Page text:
Ron Johnson stormed Washington in 2010 by railing against Obamacare, becoming one of the law’s harshest and most persistent critics. Now, with the Senate on the brink of repealing the law, he’s one of the surprise holdouts threatening to block the bill.
The Wisconsin Republican says Senate leaders are rushing the vote before he and the public can analyze it and are not doing enough to actually bring down premiums. He joined with a trio of Senate conservatives on Thursday who say they’re open to negotiation but can’t support Majority Leader Mitch McConnell’s bill as it is.
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“It’s not a bluff,” Johnson told POLITICO. “Until I have the information where I am certain this is … in the best interest for the folks in Wisconsin — that this puts us in a better position tomorrow than we are today — I’m not going to be voting yes.”
By joining with Sens. Rand Paul, Ted Cruz and Mike Lee, Johnson has significant leverage. McConnell can only lose two of his 52 Republicans for the bill to still pass — so he’ll have to pick off at least two conservatives, depending on whether he can keep every other Senate Republican on board. McConnell’s job got tougher Friday when Sen. Dean Heller (R-Nev.) said he would oppose the bill for being too conservative — because it doesn’t protect states that expanded Medicaid under Obamacare.
The opposition from Paul, Cruz and Lee was somewhat expected. And even the opposition from Heller was not surprising, given that he is facing the Senate GOP’s toughest reelection race next year.
But Johnson is rarely such a thorn in the side of GOP leaders.
Johnson’s chief concerns are ensuring there is enough time to analyze the bill, driving down premiums and protecting states that refused Medicaid expansion as Wisconsin did. His opposition did not come as a surprise to Republicans working on the bill, who said he has been extremely vocal in closed-door GOP conference meetings. Johnson, a former business owner and accountant, has argued that Republicans need to rely less on politics and more on policy experts such as actuaries and insurance executives to craft their bill — a request that leadership tried to meet by bringing them to meetings.
Johnson, as well as the other Senate conservatives opposing the original draft, have been careful to leave wiggle room for negotiation, honoring McConnell’s request to not publicly slam the door shut. Republicans working on the bill believe they can win over the Wisconsinite by connecting him with experts and officials who can address his concerns, such as CEOs of insurance companies or Wisconsin institutions.
“I’ve been voicing this repeatedly throughout the process,” Johnson said of his need for information. After Thursday’s meeting where Senate leaders unveiled the legislation, “I had a number of staff members come over offering to provide whatever information I need, which is good.”
GOP leaders say the strongest argument they have for winning over Johnson — or any other Republican on the fence — is that they all promised to repeal Obamacare.
“Everybody needs to be thinking about voting no and particularly if you’re the vote that takes it down,” a Republican senator said of the leadership strategy. “We can afford to lose a couple but after that,” the senator said, trailing off.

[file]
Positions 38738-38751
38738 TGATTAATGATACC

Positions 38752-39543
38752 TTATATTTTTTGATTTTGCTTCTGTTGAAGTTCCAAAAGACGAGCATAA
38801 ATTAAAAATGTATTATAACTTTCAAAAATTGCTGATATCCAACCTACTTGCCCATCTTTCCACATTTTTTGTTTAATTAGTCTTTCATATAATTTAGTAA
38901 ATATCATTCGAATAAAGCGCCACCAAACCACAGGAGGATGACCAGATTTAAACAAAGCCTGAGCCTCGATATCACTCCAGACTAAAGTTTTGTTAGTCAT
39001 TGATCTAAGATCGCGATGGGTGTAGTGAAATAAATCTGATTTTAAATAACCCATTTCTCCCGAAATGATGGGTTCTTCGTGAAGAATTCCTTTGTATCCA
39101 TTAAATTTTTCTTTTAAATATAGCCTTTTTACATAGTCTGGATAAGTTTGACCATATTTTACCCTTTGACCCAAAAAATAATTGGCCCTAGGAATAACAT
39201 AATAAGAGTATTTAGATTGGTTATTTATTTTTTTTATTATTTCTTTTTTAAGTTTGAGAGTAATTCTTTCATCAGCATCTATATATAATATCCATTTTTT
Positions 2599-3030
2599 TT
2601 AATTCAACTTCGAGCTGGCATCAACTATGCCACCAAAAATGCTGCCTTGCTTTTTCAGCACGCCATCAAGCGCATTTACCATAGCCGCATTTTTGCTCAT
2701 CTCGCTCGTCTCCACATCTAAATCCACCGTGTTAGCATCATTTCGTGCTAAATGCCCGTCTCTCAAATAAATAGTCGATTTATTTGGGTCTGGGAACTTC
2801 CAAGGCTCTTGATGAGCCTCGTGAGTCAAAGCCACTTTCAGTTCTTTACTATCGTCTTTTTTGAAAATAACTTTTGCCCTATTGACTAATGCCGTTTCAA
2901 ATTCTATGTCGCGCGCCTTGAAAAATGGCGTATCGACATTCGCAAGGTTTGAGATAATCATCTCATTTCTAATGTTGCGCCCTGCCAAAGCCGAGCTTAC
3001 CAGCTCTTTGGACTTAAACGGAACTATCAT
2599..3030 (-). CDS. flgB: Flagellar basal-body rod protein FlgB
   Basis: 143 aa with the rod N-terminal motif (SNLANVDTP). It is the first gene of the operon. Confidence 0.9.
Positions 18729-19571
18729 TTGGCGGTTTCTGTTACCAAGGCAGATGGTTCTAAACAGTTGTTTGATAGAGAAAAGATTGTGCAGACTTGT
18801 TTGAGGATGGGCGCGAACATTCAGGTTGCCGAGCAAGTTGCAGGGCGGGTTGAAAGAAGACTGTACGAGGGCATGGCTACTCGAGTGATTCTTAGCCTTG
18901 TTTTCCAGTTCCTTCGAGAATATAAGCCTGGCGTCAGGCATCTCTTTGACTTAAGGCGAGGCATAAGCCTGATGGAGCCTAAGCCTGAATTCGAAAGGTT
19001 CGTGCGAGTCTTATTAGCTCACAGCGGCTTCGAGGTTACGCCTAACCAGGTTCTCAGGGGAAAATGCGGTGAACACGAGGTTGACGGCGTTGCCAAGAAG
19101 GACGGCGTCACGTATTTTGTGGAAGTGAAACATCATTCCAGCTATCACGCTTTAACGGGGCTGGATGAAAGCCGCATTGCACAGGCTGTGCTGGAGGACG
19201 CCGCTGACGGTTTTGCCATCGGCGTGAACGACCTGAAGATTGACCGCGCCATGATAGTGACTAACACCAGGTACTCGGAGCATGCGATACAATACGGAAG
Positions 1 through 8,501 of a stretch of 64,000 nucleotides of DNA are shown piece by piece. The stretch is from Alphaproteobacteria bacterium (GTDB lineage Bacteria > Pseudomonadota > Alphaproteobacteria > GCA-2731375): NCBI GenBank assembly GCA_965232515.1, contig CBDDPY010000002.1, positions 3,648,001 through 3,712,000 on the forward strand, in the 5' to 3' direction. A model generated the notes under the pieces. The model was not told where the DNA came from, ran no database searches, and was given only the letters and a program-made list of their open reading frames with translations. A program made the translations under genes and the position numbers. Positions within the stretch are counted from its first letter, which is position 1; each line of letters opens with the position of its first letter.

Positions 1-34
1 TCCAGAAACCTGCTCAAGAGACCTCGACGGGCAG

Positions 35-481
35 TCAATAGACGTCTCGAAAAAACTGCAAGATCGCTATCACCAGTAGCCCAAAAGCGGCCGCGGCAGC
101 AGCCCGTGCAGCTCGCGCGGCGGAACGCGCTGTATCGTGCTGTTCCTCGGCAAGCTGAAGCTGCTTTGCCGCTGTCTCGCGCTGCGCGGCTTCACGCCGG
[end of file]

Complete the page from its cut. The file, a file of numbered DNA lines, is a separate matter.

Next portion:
That argument may carry more resonance with Johnson — or embolden him to ensure the GOP bill goes as far as possible to repeal Obamacare. Johnson had made a mark in Washington by opposing Obamacare. Much of his 2010 Senate race against the Democratic incumbent, Russ Feingold, was focused on disparaging the recently passed health care law. Since then, Johnson has sponsored many anti-Obamacare bills and even tried to take an Obamacare legal challenge to the Supreme Court.
But Johnson is beholden to few in Washington. He largely self-financed his 2010 race as a political neophyte. In his reelection race last year, establishment Republicans largely gave up on Johnson’s reelection chances and sent precious campaign dollars elsewhere in the country.
Johnson says he wants to see a CBO score on the health bill, which is expected early next week — just days before McConnell plans to hold a vote. He said he needs time to analyze the bill’s impact on the health system, doctors and hospitals.
“I have a hard time believing I’ll have that information prior to when leadership may want to vote on this,” he said Thursday.
Johnson raised his concerns about Medicaid funding levels with President Donald Trump at a White House meeting with other lawmakers last week. His other major beef is that the bill won’t do enough to reduce premiums — a chief complaint among Cruz, Lee and Paul. They would like the bill to repeal Obamacare’s requirement that insurance companies accept everyone regardless of a pre-existing condition — a political non-starter with many other Republicans. The Senate conservatives say there are other ways to protect people with medical problems, such as high-risk pools.
“The primary driver of premium increases is guaranteed issue,” Johnson said, referring to the Obamacare protection for pre-existing conditions. “We really should be talking about providing individuals the freedom to purchase the kind of health care products they want to buy not being dictated by the federal government.”